VOLUME 17 #1

current cover


Advice on engineering a successful career in business

William Mavity
William G. Mavity

ALUMNI | William G. Mavity, EG ’72, who is president, chief executive officer and director of Paracor Medical Inc., has some advice for would-be entrepreneurs: Follow your passion.

“Try to find a company and pursue your idea,” he told business students during a December visit to his alma mater to launch the University’s new Entrepreneur in Residence Program. “You have tremendous resources today to do your research using the Internet. What took me weeks in the library 20 years ago, you can do in just a few hours now.”

Mavity spoke to an audience of about 100 in the Center for Composite Materials, then moved across campus to hold office hours at the new UD Venture Development Center in Purnell Hall, where he met with small groups of students seeking advice on their own business ideas. He offered guidance on a range of subjects, from international assignments to raising money for a business venture.

Mavity and students
Photo by Duane Perry
William Mavity (above, right) offers students some advice and insights into starting a business.

“If you ever have the opportunity to work overseas, I would encourage you to take it,” he said. “It can be very frustrating but also very rewarding if you can pull it off.”

In discussing ways to attract support from venture capitalists, Mavity acknowledged that raising money is not for the faint of heart. Venture capitalists look for three things in identifying projects to support, he said—a good balance between opportunity and risk, the right kind of management team and a protectable idea.

He also encouraged students to pay attention in their classes, even the ones that don’t interest them. “I wish I had worked harder in my engineering classes,” he said. “I always found the business side easy, but I learned later that you really need to know a little bit about everything and understand at least the basics of every course you take.”


Before leading Paracor Medical, a company that develops device-based treatments for patients suffering from heart failure, Mavity spent the first 21 years of his career with 3M and then became CEO of a succession of smaller companies and spinoffs.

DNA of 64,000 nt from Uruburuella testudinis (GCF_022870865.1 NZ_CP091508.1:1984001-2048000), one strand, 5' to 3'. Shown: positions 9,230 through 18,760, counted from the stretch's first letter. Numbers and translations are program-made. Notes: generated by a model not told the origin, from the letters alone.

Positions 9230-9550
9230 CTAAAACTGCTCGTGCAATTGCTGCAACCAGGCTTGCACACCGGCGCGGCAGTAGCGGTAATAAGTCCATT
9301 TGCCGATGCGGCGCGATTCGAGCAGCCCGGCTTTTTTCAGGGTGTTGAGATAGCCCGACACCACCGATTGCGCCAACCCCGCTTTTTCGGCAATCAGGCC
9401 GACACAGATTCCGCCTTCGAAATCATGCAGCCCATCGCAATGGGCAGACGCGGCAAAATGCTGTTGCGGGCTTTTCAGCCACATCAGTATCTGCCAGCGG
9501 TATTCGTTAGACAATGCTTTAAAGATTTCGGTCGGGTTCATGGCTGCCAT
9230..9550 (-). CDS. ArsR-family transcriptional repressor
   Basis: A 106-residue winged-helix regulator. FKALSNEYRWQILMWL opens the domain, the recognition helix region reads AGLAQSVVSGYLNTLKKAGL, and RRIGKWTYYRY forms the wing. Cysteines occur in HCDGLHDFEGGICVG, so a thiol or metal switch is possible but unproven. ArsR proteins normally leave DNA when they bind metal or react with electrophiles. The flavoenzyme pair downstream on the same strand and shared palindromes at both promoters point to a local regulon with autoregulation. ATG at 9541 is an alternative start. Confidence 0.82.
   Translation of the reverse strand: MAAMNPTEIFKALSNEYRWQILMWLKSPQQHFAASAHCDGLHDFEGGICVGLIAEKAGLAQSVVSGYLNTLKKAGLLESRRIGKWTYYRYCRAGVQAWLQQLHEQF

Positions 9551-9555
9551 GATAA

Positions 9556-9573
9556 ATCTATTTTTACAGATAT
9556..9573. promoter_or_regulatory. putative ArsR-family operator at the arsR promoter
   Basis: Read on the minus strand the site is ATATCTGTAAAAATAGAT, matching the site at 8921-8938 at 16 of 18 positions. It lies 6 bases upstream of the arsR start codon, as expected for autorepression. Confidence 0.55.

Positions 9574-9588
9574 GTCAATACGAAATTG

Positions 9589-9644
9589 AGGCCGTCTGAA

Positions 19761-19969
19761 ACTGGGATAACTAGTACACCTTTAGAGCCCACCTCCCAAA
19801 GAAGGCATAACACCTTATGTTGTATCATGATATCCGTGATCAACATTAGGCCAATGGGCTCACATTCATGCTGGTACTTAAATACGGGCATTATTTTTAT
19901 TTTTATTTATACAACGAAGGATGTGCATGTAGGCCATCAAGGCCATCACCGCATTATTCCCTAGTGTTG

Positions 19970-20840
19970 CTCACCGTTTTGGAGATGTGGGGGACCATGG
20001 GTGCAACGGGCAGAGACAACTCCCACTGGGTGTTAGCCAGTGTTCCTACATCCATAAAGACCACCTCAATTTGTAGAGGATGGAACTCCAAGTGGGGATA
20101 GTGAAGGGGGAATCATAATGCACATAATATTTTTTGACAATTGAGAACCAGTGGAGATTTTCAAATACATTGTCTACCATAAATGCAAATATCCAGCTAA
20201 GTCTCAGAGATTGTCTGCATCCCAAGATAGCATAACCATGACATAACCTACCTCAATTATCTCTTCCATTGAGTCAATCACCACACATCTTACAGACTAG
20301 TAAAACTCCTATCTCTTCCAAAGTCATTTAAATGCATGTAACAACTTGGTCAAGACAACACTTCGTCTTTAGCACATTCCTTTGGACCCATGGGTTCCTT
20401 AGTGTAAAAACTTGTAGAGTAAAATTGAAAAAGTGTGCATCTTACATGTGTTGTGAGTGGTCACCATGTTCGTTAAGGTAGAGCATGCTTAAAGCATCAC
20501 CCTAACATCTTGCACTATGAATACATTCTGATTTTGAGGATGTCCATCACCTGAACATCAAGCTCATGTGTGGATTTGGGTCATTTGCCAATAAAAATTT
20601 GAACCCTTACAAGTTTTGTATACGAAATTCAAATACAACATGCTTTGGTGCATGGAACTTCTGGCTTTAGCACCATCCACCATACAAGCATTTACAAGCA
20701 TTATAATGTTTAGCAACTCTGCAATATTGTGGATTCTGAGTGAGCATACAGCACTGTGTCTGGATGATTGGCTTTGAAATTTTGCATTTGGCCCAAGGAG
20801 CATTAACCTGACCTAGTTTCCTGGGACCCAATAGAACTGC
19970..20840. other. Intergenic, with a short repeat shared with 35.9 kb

With a bachelor’s degree in mechanical engineering administration, he also serves on the advisory council for the College of Engineering.

The Entrepreneur in Residence Program is sponsored by the University’s Office of Economic Innovation and Partnerships (OEIP). Established in July 2008 and headed by David Weir, former director of the Delaware Biotechnology Institute, OEIP serves as the Delaware gateway between business, government and the University’s knowledge-based assets.

The office is working to establish UD as a center of innovation and entrepreneurship by securing resources and encouraging faculty, students and staff to engage in such initiatives.

Gaurav Nilakantan, a doctoral student in materials science at UD, says that meeting with Mavity after his talk proved helpful.

“He gave me keen insight into what it takes to convert an idea into a competitive and successful enterprise,” Nilakantan says. “As graduate students in engineering, we develop very strong technical and analytical skills as part of our curriculum, which is the starting point for conceptualizing a good idea, but after listening to Mr. Mavity, I realized that strong business acumen is just as vital to starting or running a successful company based on that idea.”

Francois Chaubard, EG ’10, agrees. “This was definitely a learning experience,” he says. “You think you understand how companies are bought and sold, but you realize it’s a lot more complicated when you hear about it from someone who’s actually done it.”

Article by Diane Kukich, AS ’73, ’84M

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